The next day we decide to work a little harder and get away from the crowds. A drive of a few miles down a gravel lumber road, followed by a twenty-minute hike through thick woods, brought us to a beautiful stretch of river that we had to ourselves. The extra worked paid dividends. Drifting small weighted nymphs along the bottom below a strike indicator, I managed to hook dozens of rocks and small logs. I lost at least a dozen flies. Bending over to unhook one fly from a rock in thigh-deep water, I apparently had a fly box fall out of my pocket and lost forty or fifty flies at once.
More importantly though, drifting bead-head nymphs along the bottom I also hooked and landed two large landlocked salmon, one eighteen inches long and one twenty inches long, as well as a fat brook trout about fourteen inches in length, and I briefly hooked a fourth fish but was able to release it from farther away without having to get my hands set. My brother landed two brookies both much bigger than mine: a male nearly as big as my large salmon and as brightly colored as the maple tree that hung over the pool, and a female only slightly smaller than his male but which fought every bit as hard.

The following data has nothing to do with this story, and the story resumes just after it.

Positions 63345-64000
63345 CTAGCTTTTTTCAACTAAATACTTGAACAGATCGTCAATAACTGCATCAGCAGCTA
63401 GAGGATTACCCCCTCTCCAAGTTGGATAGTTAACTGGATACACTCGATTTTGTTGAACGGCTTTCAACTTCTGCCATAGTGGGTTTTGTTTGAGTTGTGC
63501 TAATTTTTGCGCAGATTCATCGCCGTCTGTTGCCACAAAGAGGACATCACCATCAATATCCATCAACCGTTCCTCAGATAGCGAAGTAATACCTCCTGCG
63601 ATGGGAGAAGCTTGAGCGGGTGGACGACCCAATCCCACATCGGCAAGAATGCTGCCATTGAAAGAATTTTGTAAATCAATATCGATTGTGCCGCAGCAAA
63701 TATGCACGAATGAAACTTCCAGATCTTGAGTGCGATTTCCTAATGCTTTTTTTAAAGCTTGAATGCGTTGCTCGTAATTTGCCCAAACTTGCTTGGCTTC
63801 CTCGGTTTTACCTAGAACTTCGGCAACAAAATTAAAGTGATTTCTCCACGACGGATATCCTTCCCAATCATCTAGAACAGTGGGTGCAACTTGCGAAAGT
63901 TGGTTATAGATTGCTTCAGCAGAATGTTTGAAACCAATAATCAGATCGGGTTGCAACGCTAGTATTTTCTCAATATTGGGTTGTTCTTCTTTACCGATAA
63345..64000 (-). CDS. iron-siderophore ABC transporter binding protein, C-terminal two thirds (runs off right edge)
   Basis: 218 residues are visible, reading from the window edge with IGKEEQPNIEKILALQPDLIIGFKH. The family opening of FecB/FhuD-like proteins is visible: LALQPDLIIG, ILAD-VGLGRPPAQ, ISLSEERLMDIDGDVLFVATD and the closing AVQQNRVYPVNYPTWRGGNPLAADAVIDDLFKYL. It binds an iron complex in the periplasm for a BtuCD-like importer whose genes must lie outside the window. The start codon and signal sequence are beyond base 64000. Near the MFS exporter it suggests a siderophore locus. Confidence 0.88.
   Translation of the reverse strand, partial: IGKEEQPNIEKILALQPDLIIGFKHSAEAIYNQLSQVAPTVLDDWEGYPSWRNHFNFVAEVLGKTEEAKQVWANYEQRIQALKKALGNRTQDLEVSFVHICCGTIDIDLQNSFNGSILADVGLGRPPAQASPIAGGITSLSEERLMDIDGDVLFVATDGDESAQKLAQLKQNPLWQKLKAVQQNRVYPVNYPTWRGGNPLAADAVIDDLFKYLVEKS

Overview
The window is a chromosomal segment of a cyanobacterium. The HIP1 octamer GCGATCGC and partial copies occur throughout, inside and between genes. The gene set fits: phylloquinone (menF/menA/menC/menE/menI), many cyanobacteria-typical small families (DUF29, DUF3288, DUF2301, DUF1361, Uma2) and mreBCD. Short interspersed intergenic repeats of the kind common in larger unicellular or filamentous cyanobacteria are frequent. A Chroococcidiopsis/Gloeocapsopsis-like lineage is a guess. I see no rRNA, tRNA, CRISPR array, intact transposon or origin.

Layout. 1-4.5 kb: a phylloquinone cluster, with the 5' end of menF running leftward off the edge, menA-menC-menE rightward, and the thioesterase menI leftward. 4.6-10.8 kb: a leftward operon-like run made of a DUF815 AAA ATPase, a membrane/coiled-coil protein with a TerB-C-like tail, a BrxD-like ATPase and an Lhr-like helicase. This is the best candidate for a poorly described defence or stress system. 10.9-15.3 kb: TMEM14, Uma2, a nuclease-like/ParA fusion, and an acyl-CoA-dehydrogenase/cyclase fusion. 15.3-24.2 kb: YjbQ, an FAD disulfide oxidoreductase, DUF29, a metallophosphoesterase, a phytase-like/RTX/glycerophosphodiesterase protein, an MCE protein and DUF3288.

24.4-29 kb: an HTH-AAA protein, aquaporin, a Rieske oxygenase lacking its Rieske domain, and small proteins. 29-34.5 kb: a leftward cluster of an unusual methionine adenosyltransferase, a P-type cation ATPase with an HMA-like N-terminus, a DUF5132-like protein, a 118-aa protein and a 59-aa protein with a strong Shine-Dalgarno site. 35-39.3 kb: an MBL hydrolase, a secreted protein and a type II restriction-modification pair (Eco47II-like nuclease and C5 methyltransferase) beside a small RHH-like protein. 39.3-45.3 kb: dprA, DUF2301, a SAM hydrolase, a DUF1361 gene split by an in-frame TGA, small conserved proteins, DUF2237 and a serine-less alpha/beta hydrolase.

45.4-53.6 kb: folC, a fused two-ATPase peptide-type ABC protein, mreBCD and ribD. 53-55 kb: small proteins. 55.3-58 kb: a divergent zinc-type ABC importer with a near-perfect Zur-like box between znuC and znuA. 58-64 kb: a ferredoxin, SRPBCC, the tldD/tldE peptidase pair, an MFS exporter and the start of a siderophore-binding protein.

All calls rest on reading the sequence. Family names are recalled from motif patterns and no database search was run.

Now that I know the river a little better, next fall I’ll likely return and enjoy another stay in the lodge and another day of fishing. And I’ll make sure my fly boxes are better secured in my pocket.